"He has auburn hair?"

Surprised, the Steward shook his head. "No, my lady. His hair is a very dark brown. But his beard has quite a russet tint."

"He wears a beard?" Éowyn was intrigued, but the Steward shook his head.

"No, he doesn't. I only know because I once accompanied him on one of his voyages and as the weather was quite stormy for days, nobody on board risked having a shaving razor near their throats." Seeing her disappointment, he asked with a smile: "Is it so important that a man has a beard?"

What a strange question. Hiding her amazement, she tried to explain. "I find it strange to look upon a shaved face and accept its owner as being a man." Seeing his puzzled mien, she grinned. "You cannot imagine what a fuss every young Eorling makes about the first downy hair around his chin."

Raising his hand to his own chin, the Steward grimaced. "Oh, I certainly can, for that is not much of a difference in Gondor. But you probably cannot imagine what a fuss every young Gondorean makes about shaving said down for the first time in his life."

Éowyn could not but chuckle at the Lord Faramir's droll grimace. "What an obsession you Gondoreans have with removing your hair."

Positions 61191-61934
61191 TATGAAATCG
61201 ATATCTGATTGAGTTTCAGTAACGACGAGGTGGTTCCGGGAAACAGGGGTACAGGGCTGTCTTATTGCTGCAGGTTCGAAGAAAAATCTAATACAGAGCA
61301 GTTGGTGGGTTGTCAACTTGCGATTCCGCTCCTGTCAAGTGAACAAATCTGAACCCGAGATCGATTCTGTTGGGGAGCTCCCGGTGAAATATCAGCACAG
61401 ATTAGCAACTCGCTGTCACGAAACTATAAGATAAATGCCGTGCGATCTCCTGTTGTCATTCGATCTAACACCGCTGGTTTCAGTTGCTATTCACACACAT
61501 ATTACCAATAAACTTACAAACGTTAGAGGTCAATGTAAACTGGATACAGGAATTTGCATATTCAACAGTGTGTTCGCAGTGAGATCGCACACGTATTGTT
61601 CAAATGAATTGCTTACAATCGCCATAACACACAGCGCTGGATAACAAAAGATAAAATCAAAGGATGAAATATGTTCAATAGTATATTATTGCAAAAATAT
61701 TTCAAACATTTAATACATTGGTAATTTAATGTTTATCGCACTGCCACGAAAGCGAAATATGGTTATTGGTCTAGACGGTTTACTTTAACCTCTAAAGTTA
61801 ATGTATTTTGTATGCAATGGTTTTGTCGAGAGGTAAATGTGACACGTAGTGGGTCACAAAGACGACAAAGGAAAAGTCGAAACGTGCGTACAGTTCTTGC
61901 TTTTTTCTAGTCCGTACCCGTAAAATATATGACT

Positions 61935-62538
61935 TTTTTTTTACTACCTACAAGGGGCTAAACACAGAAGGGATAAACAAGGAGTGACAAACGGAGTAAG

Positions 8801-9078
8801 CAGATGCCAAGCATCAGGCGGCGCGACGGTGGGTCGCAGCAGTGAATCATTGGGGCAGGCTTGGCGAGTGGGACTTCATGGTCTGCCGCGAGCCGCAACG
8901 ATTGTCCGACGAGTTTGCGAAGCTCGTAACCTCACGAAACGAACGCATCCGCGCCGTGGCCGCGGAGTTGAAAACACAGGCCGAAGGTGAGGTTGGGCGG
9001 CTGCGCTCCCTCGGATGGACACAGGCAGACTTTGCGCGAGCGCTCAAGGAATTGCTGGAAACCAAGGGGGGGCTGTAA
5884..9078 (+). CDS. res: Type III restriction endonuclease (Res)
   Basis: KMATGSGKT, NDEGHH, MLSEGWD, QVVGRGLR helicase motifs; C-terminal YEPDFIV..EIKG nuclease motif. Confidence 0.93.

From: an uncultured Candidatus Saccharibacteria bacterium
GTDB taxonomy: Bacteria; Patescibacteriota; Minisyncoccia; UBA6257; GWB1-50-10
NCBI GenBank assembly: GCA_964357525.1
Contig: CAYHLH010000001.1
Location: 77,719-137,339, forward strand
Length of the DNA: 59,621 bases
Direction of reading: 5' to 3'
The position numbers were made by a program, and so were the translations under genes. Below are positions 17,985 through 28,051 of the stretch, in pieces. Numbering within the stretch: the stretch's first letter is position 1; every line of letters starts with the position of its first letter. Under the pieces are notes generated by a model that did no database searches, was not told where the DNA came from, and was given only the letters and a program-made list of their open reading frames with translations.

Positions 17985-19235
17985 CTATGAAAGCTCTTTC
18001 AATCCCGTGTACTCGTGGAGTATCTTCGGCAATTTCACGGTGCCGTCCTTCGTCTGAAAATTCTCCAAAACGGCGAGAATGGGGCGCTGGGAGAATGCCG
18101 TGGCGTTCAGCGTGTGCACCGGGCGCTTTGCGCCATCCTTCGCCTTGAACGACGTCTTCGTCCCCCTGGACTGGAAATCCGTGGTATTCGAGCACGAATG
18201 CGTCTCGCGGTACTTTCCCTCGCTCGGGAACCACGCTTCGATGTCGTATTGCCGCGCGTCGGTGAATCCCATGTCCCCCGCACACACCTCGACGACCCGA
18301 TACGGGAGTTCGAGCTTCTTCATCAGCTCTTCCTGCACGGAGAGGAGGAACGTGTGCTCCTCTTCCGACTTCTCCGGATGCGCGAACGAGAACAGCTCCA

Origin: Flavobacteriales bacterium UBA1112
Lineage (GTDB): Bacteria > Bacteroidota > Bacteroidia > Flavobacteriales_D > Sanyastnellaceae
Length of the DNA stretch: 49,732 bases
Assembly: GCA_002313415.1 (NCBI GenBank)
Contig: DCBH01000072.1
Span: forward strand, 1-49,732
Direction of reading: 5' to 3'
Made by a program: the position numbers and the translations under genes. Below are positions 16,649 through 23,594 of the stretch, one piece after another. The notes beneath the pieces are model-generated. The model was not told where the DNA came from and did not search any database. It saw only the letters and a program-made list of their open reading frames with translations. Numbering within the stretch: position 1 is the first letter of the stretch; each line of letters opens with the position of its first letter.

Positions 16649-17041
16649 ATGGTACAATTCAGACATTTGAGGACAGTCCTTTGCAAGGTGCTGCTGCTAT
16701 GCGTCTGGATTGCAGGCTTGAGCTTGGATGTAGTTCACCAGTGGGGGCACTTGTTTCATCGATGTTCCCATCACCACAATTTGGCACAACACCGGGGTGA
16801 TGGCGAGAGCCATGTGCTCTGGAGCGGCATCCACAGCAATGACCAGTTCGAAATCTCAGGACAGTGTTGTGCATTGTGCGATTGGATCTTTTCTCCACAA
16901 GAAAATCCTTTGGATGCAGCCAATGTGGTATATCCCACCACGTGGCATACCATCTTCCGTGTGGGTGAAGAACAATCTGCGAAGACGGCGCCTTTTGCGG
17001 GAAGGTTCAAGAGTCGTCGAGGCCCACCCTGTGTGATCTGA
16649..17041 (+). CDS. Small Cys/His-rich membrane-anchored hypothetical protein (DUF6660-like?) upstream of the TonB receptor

Now it was his turn to shrug. "Perhaps if our hair was golden instead of the browns and blacks we sport we would refrain from trying to get rid of it."

Laughing, Éowyn shook her head, but when she was about to comment on his remark Beregond appeared at the top of the stairs, informing them that the table was laid. Turning for the stair, she looked out over the garden. The change it had undergone over night was even more visible from the raised vantage point. In all the different herb and flower beds buds seemed to have burst, the deciduous trees were overcast with a fine net of green and the lawn simply gleamed in the light of the morning sun. How she had despised this strictly arranged garden with its straight, paved paths, the rectangular layout, the over-orderly beds and chopped lawns, but now, literally over night, Erce's caress had graced it, mothering it back to life and joy.

"My lady?"

The Steward's voice jolted her out of her contemplation. He had already walked down a few steps before turning to see why she was not following, and looking down on him before the background of the garden she could not help the impression that he was a part of it. How she wished for him to recover from all the grief he had had to face and find the joy he truly deserved.

Checking herself, she made to follow him down the stairs. "I just had a look at the garden, my lord. To my eye it looks as if someone has thrown a very thin and shoddily woven blanket of green over it with all the buds that have been coming forth after yesterday's rain."

They reached the ground and walking side by side, she could clearly see him smile. "It certainly is to be expected that a Rohir should mention weaving. It really seems to be a craft your people excel in."